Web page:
Median weekly pay for full-time workers went up by just £1 in the year to April to £518, the smallest growth since 1997, new figures have shown, leading to accusations that workers are being "shut out" of the economic recovery.
Annual increases averaged about 1.4% a year between 2009 and 2014 but the latest figure represents a rise of 0.1%, said the Office for National Statistics (ONS).
Adjusted for inflation, weekly earnings fell by 1.6%, continuing a trend since the recession, to levels last seen in the early 2000s.
The gender pay gap has narrowed by 0.6% to 9.4%, the lowest since records began in 1997, said the ONS.
The Government welcomed the reduction but conceded there was more to be done.
The data also showed there were 236,000 jobs with pay less than the national minimum wage in April, representing 0.9% of all jobs.
About 9,000 of those were held by 16-to-17-year-olds, and 31,000 by 18-to-20-year-olds.
The ONS said 196,000 jobs paying less than the statutory minimum were held by employees aged 21 or over.
The bottom tenth of full-time employees earned less than £288 a week, compared with £1,240 for the top 10%, the new figures revealed.
The gap between men's and women's earnings from 1997 to 2014 has remained "relatively consistent" at around £100, although it has been closing in percentage terms.
The gap for both full and part-time employees was also a record low of 19.1%, down by 0.7% from 2013.
The biggest differences are in skilled trades occupations, managers, directors and senior officials while the lowest are in sales, customer service and leisure.
London topped the regional table for full-time median earnings at £660 a week, £143 more than the figure for the whole of the UK and about £200 more than in Northern Ireland.
Matthew Whittaker, chief economist at the Resolution Foundation, said: "Today's bleak figures contrast with signs last week that the UK's six-year pay squeeze was coming to an end.
"While today's data relates to April - a period in which we already knew pay was falling - the depth of decline highlights just how tentative any recent recovery remains.
"Of particular note in the latest figures is the fact that full-time hourly earnings among men fell in cash terms in the year to April 2014.
"While the still large gender pay gap has thus narrowed again, this is not way to erode the earnings penalty facing women and shows that the often neglected issue of male employment needs closer attention."
TUC general secretary Frances O'Grady said: "Ordinary households are not sharing in the recovery and the recession in their wages continues despite the economy's return to growth.
"The gains of growth are going to a few people at the top, with ordinary workers being shut out of the recovery.
"The Government is making history for the longest fall in real earnings since records began - a time when Queen Victoria was on the throne.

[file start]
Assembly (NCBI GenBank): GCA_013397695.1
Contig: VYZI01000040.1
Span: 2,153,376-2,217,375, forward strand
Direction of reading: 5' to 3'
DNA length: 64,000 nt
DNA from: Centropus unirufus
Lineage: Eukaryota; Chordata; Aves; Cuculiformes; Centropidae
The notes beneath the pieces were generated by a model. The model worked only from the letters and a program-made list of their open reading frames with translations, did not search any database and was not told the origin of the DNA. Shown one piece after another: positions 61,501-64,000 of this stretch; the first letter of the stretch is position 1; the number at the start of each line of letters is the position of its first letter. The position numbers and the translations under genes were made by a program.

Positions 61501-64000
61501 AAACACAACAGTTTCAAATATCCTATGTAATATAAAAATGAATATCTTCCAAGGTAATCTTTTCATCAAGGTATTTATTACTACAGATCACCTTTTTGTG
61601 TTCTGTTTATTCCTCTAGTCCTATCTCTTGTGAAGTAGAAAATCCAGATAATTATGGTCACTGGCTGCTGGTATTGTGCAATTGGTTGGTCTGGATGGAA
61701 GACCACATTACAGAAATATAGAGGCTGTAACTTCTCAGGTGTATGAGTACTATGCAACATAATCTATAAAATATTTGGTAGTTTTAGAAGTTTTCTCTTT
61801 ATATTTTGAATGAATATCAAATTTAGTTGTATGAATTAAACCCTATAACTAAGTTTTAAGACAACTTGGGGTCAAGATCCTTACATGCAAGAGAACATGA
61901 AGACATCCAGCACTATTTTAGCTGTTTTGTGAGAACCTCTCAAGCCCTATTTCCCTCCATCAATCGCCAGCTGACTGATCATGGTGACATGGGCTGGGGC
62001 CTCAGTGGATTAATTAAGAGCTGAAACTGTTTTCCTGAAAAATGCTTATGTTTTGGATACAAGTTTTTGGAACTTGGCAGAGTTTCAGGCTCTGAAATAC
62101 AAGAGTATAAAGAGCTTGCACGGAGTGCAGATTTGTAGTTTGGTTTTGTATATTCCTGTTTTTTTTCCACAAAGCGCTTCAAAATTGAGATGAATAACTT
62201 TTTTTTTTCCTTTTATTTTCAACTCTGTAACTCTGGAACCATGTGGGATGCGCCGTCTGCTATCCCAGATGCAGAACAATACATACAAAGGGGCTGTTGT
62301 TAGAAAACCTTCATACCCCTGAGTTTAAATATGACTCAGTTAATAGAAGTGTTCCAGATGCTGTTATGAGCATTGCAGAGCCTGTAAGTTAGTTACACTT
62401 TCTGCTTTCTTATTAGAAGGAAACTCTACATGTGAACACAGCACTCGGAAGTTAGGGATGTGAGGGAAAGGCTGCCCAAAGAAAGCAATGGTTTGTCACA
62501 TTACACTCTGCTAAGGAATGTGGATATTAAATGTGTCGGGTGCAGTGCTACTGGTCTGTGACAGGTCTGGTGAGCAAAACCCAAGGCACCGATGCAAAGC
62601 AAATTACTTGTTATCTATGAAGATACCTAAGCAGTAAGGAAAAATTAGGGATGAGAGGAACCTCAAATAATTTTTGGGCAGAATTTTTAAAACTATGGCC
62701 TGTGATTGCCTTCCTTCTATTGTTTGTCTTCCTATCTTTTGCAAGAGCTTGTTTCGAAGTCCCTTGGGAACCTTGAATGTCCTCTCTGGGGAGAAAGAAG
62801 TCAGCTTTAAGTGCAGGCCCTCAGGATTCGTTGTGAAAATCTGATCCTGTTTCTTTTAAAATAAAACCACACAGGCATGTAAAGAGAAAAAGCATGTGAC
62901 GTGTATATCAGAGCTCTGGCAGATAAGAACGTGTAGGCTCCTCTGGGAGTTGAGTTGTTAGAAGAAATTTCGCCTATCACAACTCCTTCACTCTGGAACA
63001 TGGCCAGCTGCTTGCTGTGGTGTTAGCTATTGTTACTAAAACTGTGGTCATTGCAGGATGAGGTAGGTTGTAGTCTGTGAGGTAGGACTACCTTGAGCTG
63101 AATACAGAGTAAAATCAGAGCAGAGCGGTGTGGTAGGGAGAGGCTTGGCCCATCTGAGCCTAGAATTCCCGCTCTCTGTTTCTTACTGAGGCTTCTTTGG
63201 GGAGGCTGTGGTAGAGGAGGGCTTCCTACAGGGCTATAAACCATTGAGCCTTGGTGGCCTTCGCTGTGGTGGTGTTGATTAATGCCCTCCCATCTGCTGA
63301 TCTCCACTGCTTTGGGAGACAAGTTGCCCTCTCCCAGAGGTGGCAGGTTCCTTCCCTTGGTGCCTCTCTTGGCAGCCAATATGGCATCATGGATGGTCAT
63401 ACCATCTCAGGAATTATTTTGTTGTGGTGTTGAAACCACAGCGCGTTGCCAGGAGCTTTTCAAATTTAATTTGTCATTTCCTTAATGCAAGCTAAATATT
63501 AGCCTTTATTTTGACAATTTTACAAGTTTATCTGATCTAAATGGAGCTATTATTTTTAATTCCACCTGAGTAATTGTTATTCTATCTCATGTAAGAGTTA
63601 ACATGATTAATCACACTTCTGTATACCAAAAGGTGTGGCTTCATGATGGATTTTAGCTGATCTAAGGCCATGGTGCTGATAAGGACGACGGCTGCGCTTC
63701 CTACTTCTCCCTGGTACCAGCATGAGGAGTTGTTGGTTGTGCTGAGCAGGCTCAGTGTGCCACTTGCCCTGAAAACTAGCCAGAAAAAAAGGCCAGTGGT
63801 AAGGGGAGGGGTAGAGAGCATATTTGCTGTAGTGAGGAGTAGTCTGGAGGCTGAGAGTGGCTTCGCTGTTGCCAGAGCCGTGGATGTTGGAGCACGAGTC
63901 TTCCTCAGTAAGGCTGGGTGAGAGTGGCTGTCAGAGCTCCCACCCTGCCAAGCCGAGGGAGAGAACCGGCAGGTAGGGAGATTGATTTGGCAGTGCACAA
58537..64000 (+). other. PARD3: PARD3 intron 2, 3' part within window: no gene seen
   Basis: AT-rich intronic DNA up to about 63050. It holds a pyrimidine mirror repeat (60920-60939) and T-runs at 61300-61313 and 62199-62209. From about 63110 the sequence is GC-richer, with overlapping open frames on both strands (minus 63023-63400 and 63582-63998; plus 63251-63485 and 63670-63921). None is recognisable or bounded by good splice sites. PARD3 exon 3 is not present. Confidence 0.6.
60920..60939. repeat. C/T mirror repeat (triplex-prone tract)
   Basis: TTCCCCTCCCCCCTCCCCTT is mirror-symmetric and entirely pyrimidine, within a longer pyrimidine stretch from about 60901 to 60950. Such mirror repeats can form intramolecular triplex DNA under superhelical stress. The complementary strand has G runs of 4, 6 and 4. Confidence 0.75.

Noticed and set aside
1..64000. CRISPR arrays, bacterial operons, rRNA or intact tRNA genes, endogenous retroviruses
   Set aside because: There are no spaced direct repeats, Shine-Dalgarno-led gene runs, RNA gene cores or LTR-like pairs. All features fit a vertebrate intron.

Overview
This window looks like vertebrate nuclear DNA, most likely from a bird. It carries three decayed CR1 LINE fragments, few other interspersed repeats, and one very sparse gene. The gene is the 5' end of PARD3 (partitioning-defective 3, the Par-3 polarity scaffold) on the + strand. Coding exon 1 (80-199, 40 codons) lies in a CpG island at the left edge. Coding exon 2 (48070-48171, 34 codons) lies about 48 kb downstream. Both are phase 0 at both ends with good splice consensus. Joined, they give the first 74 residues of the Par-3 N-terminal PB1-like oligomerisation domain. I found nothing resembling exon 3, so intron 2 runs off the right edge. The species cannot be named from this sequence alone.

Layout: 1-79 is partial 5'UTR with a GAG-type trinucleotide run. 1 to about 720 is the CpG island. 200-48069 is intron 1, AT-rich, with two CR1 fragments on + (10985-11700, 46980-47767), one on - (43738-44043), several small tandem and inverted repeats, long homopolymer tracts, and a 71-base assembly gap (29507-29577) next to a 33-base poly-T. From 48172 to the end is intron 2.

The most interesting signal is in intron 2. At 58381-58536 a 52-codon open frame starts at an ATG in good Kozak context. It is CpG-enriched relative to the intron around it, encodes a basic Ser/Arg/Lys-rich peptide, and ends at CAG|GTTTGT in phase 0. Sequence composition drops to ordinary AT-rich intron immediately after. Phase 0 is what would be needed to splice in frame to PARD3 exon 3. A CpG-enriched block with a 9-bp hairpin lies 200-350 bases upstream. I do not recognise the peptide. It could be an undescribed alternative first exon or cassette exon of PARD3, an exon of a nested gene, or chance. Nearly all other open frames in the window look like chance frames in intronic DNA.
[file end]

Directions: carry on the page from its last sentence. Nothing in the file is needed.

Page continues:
"Britain needs a pay rise to end the decline in living standards and to put the spending money in people's pockets that will keep businesses growing."
Minister for Women and Equalities Nicky Morgan said: "I am delighted that the gender pay gap has reduced to its lowest point in history.
"However, there is more to be done and the Government will continue to work with industry to make sure it reduces even further.
"Women are vital to the success of our long-term economic plan and we need to make the most of their skills at every age.
"We have more women in work than ever before but businesses need to value diversity in their workforce and pay attention to the role of women in their organisations."
Shadow chancellor Ed Balls said: "Out-of-touch ministers claim the economy is fixed but these figures show wages continuing to fall.
"Average earnings fell by 1.6% in real terms last year - a bigger fall than in the previous two years.
"Working people are worse off under David Cameron's Government and millions face a further hit if the Tories win the election.
"David Cameron and George Osborne have promised to cut tax credits again while keeping a £3 billion a year tax cut for the top 1% of earners."
Dr Eva Neitzert, deputy chief executive of the Fawcett Society, welcomed the narrowing of the gender pay gap, adding: "This marks an important step in the right direction for women at a time where many continue to face serious financial pressures.
"As today's figures also reveal, weekly earnings for full-time employees increased by only 0.1% on last year - the smallest annual growth since records began.
"The implications of this stagnant growth are particularly worrying for the lowest paid - two-thirds of whom are women.
"Recent research from the Fawcett Society reveals that low-paid women are being firmly shut out of the recovery.
"Rather than feeling the gains of growth, life for the UK's three million low-paid women is becoming increasingly tough."